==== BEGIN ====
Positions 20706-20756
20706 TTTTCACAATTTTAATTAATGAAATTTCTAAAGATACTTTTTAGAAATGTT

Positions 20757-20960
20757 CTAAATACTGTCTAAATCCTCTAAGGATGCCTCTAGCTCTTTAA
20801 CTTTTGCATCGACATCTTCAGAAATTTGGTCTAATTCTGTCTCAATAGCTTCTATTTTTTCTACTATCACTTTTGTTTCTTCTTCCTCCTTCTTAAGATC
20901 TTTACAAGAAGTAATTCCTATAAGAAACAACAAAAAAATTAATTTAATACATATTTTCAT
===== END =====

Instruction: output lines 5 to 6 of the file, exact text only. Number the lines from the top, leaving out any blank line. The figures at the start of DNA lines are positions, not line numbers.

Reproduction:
20801 CTTTTGCATCGACATCTTCAGAAATTTGGTCTAATTCTGTCTCAATAGCTTCTATTTTTTCTACTATCACTTTTGTTTCTTCTTCCTCCTTCTTAAGATC
20901 TTTACAAGAAGTAATTCCTATAAGAAACAACAAAAAAATTAATTTAATACATATTTTCAT